6:39 I feel like this is a bug, at least in extreme shortcoming,
6:42 I don't really know why this is happening but it's easy enough to solve
6:46 so let me show you how we are going to do this,
6:49 we are going to have a function here,
6:52 and I am going to hide it from people importing this module that we created here
6:55 so use a double underscore,
7:00 so we are going to have add cookie callback and in here,
7:03 I can do this code basically, adjusted for what I changed names here
7:08 so this is going to be value, this is going to be plain name
7:11 and this will be the request and let's go ahead
7:14 and also do this way I think we can just do it response.set cookie.
7:18 So how does this get called, right, if we don't do it up there?
7:22 Well, what we're going to do is we are going to tell the request:
7:24 "hey, when you are just about done, call this function for us."
7:28 Let's put nothing there.
7:30 So we are going to say add response callback
7:34 and this thing takes two values, directly, so it takes the request and the response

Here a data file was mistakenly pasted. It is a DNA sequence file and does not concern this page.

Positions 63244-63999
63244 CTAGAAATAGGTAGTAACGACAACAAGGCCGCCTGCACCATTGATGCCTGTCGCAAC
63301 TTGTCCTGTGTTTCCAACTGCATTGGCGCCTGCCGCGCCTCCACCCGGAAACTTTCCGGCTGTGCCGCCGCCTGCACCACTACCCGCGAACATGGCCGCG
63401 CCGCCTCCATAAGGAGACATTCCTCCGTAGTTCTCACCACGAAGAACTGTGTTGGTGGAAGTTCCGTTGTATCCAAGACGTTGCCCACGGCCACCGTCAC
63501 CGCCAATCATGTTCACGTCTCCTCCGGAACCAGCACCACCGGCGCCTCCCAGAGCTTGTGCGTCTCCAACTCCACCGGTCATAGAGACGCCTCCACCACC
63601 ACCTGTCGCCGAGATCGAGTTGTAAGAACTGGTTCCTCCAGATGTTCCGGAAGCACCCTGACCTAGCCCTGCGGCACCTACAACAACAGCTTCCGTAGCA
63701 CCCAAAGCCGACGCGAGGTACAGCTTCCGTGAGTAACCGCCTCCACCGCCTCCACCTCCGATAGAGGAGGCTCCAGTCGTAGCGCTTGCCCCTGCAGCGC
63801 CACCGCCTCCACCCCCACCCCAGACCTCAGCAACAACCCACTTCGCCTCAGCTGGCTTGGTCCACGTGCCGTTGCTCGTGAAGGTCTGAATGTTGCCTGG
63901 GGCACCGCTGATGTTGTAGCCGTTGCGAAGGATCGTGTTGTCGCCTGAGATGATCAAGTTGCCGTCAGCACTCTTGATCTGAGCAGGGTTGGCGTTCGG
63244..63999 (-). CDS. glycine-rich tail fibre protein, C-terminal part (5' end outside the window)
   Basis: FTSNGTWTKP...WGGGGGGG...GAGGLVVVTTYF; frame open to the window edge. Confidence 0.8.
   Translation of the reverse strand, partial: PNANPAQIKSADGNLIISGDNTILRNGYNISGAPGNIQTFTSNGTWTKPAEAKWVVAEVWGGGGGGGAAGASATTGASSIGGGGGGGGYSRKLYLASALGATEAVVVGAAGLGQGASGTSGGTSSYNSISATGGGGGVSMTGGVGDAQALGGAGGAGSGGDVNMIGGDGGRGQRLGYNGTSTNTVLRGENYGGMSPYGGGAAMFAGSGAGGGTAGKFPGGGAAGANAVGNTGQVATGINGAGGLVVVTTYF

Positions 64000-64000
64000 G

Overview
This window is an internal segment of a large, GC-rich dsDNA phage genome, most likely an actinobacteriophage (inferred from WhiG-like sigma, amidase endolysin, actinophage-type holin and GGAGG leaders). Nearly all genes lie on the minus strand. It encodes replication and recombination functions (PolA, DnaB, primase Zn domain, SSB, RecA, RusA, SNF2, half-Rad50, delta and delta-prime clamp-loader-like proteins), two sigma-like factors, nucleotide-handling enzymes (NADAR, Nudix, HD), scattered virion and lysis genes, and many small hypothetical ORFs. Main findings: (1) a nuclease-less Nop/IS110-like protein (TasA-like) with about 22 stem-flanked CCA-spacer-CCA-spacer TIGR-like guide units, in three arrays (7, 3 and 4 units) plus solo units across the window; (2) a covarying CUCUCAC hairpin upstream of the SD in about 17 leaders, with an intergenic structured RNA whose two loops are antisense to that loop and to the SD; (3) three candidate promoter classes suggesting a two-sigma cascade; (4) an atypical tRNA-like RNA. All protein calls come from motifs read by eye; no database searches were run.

7:40 but I also want to pass the name of the value
7:42 so I can create a function that is a closure
7:45 that we could pass those along, so I'll create a lambda,
7:48 of request response and in here I am just going to call this function,
7:52 and I am going to call it with of course the request, the response, that's passed through
7:58 in the lower levels of Pyramid and then I am just going to give the cookie name
8:02 which will be the auth_cookie_name and I am going to give it the val.
8:06 OK, so instead of trying to set it directly,
8:08 we are just going to say "hey, do a callback, set it here", let's try again.
8:12 Reload the page, and now we're going to need to set the cookies,
8:17 so let's go to our sign in, now if we look at our GET, check it out,
8:23 our blue_yellow_user is here and then there is the log in.
8:26 So you can see setting cookies is super easy, there is this weird catch
8:31 where you've got to do it through a callback but really it's not hard at all to set.
8:35 So this cookie will be around for 30 days and then we can ask for it,
8:38 so the next thing we're going to do is we are going to go and actually
8:41 read this cookie and make it accessible to the rest of our web application.